• If the reception to your description is lukewarm-to-chilly, then ask the sponsors what exactly they expect from you and your role. This is a good way to ferret out sponsors and managers that want an easily-jettisoned scapegoat if things don't work out as planned, not a project manager. Others may indicate that they only want a tracker, which is fine if that's what you want to do - at least it is brought to the table up front.
  • If you receive responses that leave the issue in limbo, think again before accepting the role. The time to define the project and other leadership roles is up front, not as you go along in the project. There is too much risk of getting up future mornings and as you look in the mirror and brush your teeth, wondering how much authority that you really have that given day. A bad place to be, believe me.

The essence of this is clear: if you're going to be held accountable and responsible for project outcomes, you have to have the authority to lead and make decisions. If you're a pure tracker, the point is moot. If you're in a hybrid situation, you're in trouble, so is your project and most likely, your organisation.

Robert McIlree is a consultant and university lecturer/speaker specialising in enterprise architecture and project management. His blog can be found at


Be the first to comment on this article.

Add a comment

(never displayed)

Is it true or false that red is a number?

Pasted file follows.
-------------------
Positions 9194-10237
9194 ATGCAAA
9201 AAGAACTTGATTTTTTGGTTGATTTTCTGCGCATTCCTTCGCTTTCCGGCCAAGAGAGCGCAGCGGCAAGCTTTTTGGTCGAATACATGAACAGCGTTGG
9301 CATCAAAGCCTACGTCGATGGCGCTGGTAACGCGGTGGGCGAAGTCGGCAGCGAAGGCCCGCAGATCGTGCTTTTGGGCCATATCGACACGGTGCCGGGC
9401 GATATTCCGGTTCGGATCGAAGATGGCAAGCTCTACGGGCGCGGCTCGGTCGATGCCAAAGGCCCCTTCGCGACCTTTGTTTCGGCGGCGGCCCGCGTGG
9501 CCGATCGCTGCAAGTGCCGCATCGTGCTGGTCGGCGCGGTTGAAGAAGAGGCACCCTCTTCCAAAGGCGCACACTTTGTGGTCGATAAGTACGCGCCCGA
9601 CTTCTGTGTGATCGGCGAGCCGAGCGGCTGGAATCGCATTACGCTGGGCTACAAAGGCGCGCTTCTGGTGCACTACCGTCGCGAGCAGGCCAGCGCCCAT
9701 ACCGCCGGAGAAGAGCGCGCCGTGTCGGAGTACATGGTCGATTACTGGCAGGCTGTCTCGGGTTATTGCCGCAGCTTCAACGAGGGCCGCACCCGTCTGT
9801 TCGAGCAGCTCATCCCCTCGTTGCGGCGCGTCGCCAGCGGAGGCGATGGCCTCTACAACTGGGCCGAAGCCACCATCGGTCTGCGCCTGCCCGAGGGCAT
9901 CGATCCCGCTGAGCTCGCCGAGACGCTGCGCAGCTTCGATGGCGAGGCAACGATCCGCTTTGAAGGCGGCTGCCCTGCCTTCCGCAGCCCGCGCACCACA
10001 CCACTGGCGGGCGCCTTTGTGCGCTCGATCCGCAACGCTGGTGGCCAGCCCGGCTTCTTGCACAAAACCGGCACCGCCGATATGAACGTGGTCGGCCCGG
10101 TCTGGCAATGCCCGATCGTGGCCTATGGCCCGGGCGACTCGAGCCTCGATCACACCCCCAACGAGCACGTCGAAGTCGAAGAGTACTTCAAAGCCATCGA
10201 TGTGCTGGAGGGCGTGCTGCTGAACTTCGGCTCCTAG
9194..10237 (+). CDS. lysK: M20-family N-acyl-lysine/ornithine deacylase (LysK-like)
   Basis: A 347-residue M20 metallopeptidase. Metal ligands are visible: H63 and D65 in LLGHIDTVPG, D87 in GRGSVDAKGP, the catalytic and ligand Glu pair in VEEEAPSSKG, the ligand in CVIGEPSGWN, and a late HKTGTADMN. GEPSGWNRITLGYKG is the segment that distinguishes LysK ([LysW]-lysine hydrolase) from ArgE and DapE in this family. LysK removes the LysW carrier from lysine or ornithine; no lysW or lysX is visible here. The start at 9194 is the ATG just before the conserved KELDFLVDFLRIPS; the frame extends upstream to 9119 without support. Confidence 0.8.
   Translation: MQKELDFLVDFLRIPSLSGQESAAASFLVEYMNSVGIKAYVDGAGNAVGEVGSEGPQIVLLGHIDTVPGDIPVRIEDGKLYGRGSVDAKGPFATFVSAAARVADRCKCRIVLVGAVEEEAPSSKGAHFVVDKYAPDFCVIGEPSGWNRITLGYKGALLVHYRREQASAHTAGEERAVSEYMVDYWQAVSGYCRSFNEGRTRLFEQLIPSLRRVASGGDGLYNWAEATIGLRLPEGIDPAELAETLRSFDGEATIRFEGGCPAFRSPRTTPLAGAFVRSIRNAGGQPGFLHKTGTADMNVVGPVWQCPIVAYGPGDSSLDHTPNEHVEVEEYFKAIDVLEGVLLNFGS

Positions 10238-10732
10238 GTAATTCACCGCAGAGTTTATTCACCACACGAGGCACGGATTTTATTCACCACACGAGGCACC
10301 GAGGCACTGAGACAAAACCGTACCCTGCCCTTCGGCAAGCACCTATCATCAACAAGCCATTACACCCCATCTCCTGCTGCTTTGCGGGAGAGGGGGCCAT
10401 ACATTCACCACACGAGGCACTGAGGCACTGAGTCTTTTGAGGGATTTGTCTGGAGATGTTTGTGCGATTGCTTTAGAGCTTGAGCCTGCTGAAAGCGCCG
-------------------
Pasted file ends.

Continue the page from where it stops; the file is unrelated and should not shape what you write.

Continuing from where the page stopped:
Notify me of new comments via email.
Remember my form inputs on this computer.

Avoiding Project Management Pitfalls

Foot about to tread on a banana skin

Common pitfalls that projects experience and some tips to help make a project more successful and avoid the potential for chaos.

Project Management Checklists


Checklists are underused in the planning and managing of projects. Here is a high level twelve-point checklist for use during project planning.

How to Become a Project Manager

Senior lecturer in front of his class

If you're new to project management don't be bamboozled by all the jargon. This article sets out the skills needed to become a competent project manager.

10 Steps to Setting SMART Objectives

Measuring tape showing number 10

Setting SMART objectives to guide your team is important for a leader to get right. Badly formulated objectives will steer a team in the wrong direction.

PROJECT SMART is the project management resource that helps managers at all levels improve their performance. We provide an important knowledge base for those involved in managing projects of all kinds. With weekly exclusive updates, we keep you in touch with the latest project management thinking.

WE ARE CONNECTED ~ Follow us on social media to get regular updates and opinion on what's happening in the world of project management.

Latest Comments

Alick Nyangulu commented on…
The Role of the Project Manager
- Thu 20 October 8:14pm

Duncan commented on…
Project Planning a Step by Step Guide
- Thu 20 October 5:04pm

Karim commented on…
Project Planning a Step by Step Guide
- Thu 20 October 12:48pm

Latest tweets

RT @LeanneM_INV: Eternally grateful for the existence of @ProjectSmart getting me through my MSc #speakinginplainenglish about 3 days ago

General Project Management • Re: What is a main priority when looking for PM Software? #pm #projectsmart about 5 days ago

General Project Management • Re: Project Managment Software #pm #projectsmart about 5 days ago